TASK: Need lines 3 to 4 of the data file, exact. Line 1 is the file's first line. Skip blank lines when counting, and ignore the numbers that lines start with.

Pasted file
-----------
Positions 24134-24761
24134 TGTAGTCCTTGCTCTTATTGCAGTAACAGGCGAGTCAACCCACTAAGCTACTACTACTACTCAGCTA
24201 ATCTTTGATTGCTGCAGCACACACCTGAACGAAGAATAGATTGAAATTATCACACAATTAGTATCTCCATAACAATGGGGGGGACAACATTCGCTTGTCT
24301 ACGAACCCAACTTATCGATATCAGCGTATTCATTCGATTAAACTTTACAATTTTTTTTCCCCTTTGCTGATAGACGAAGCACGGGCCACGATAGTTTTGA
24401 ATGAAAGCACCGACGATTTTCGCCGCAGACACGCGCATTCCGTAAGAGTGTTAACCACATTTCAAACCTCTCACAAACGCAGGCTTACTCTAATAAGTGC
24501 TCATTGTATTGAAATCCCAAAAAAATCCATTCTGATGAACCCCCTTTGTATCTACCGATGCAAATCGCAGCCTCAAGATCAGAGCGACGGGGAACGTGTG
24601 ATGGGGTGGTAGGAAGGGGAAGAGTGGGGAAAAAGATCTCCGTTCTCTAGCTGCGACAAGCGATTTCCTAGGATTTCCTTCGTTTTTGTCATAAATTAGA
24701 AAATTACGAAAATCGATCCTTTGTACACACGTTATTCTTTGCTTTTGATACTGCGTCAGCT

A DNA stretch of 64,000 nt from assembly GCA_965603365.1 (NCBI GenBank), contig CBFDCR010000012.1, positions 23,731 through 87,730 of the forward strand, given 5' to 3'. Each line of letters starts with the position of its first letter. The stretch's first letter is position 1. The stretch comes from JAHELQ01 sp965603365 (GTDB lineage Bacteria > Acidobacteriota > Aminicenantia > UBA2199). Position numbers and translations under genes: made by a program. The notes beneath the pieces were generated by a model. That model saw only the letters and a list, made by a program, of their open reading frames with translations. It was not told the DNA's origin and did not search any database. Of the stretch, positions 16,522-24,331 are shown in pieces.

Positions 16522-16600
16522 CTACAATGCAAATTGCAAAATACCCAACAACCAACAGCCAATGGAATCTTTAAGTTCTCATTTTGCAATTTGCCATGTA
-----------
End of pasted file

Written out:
24201 ATCTTTGATTGCTGCAGCACACACCTGAACGAAGAATAGATTGAAATTATCACACAATTAGTATCTCCATAACAATGGGGGGGACAACATTCGCTTGTCT
24301 ACGAACCCAACTTATCGATATCAGCGTATTCATTCGATTAAACTTTACAATTTTTTTTCCCCTTTGCTGATAGACGAAGCACGGGCCACGATAGTTTTGA